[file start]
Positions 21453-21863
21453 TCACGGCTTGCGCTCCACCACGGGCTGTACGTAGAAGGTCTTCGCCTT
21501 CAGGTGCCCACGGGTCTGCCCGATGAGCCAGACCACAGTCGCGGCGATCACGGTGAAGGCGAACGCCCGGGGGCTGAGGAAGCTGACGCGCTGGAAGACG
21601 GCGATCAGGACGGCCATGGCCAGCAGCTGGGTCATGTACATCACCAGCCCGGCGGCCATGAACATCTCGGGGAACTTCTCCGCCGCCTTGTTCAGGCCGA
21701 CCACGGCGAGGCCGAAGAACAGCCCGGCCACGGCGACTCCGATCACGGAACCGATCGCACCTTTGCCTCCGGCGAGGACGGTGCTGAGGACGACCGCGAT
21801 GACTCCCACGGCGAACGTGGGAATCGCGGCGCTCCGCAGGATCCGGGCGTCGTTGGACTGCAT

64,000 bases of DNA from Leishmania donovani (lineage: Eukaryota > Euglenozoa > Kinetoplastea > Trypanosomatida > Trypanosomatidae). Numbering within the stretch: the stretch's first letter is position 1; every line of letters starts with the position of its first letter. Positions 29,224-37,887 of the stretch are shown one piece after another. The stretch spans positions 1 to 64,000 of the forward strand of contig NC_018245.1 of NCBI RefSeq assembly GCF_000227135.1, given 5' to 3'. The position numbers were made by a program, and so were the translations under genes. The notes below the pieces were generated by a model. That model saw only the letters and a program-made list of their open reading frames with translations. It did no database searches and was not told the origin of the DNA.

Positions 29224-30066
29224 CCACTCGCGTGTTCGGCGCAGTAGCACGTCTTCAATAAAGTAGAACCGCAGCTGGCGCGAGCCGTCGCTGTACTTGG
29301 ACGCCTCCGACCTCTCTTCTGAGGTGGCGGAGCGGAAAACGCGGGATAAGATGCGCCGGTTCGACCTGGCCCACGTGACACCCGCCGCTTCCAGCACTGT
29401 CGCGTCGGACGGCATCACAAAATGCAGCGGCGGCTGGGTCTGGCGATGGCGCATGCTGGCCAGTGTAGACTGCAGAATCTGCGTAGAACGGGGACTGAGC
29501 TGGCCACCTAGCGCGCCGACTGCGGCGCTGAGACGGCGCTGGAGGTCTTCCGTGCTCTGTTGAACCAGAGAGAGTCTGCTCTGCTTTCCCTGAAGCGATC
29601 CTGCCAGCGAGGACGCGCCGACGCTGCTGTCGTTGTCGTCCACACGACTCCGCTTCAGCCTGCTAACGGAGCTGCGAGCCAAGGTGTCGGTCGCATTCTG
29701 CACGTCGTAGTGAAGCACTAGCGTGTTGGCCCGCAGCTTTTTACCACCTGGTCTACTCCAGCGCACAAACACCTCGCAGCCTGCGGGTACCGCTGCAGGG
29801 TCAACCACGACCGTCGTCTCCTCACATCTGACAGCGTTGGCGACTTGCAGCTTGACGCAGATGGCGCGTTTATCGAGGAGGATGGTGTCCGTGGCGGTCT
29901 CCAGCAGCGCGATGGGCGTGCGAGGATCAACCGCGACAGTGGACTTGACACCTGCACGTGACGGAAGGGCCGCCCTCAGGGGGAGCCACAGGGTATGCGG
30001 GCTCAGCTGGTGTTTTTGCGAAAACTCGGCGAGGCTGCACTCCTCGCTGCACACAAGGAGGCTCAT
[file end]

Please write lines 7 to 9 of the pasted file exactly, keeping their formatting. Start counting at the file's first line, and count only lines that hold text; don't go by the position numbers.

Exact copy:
64,000 bases of DNA from Leishmania donovani (lineage: Eukaryota > Euglenozoa > Kinetoplastea > Trypanosomatida > Trypanosomatidae). Numbering within the stretch: the stretch's first letter is position 1; every line of letters starts with the position of its first letter. Positions 29,224-37,887 of the stretch are shown one piece after another. The stretch spans positions 1 to 64,000 of the forward strand of contig NC_018245.1 of NCBI RefSeq assembly GCF_000227135.1, given 5' to 3'. The position numbers were made by a program, and so were the translations under genes. The notes below the pieces were generated by a model. That model saw only the letters and a program-made list of their open reading frames with translations. It did no database searches and was not told the origin of the DNA.

Positions 29224-30066
29224 CCACTCGCGTGTTCGGCGCAGTAGCACGTCTTCAATAAAGTAGAACCGCAGCTGGCGCGAGCCGTCGCTGTACTTGG